Who’s your favorite ancestor and why?

My great grandfather left his wife and my unborn paternal grandmother to find work in northern Norway and was never heard of again. I was able to trace him as far as US immigration in Ellis Island. The uncertain path then leads to salmon fishing in Alaska and the death as a possibly homeless person in Seattle. I have always loved a good mystery and would like to find confirmation or corrections to my research. 

Tell us about a brick wall you were able to break down or one you hope to bust through.

I would love to see extensions to the German, Dutch and Belgian ancestors I have.

What brought you to WikiTree? (In other words, how did you find us?)

In my early search for sources to MyHeritage I got more and more hits in WikiTree and seeing the quality of those profiles decided this would be my genealogical home.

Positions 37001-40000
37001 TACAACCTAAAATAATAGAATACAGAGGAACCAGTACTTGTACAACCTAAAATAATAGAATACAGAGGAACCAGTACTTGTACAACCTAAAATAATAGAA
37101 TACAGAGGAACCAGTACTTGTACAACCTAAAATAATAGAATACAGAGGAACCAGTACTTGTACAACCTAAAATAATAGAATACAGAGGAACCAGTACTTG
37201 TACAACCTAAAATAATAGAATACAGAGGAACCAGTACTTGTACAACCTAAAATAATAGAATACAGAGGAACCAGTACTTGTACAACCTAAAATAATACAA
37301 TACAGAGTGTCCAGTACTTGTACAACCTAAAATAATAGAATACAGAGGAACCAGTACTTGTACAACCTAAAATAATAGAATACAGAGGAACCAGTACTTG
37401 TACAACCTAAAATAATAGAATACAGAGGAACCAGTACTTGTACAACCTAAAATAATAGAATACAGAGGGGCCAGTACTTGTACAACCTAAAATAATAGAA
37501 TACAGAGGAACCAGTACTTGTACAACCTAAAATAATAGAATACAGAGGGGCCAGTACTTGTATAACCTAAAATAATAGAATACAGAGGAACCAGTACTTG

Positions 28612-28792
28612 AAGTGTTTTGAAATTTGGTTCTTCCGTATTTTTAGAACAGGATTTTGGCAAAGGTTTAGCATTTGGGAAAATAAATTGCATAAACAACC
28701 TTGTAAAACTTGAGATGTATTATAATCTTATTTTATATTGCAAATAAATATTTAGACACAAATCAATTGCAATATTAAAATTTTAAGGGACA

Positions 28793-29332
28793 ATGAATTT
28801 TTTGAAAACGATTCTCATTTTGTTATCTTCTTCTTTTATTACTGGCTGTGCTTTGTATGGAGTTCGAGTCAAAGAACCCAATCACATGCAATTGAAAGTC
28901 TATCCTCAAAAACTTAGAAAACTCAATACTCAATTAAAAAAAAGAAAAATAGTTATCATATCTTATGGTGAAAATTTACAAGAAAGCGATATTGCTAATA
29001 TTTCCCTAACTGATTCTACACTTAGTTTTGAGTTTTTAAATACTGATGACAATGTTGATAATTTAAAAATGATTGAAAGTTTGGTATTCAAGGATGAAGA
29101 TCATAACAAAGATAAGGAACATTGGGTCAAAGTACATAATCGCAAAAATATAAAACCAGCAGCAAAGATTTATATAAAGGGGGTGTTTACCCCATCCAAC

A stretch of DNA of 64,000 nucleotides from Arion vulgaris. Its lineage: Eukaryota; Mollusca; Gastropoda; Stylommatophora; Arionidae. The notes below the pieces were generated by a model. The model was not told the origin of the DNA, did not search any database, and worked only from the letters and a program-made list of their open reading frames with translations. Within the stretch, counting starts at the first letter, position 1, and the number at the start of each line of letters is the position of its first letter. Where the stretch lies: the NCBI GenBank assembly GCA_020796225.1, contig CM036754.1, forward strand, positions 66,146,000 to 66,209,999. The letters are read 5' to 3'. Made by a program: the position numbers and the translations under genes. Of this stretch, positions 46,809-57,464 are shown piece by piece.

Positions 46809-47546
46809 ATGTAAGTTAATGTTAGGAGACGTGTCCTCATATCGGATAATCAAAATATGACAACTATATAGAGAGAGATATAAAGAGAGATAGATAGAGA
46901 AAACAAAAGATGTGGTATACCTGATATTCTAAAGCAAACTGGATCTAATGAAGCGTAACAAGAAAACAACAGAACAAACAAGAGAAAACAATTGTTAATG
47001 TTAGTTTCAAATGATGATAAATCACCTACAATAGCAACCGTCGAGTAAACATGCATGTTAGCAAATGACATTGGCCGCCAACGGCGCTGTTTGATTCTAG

What is your favorite thing about WikiTree, or which feature(s) do you like the most?

Collaboration. Definitely all the helpful members.

If you could improve one thing about WikiTree, what would it be?

A multilingual interface. There are lots of good genealogists who don’t speak or understand enough English.

What is an example of how WikiTree has helped you with your genealogy or how you’ve helped genealogy with WikiTree?

All the pages with genealogical resources pointing to where to look next. I have added to the resource pages with Finnish online resources.  

Any tips for someone just starting out on WikiTree?

Start with your own family adding profiles manually to get a feel of how WikiTree works. Make sure to check if your ancestor is on WT already and don’t forget to check out all the great how to and help pages.


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Hi WikiTreers,

Welcome to a new installment of “Meet our Members.” It’s time to get to know another awesome member of our community: Meet William.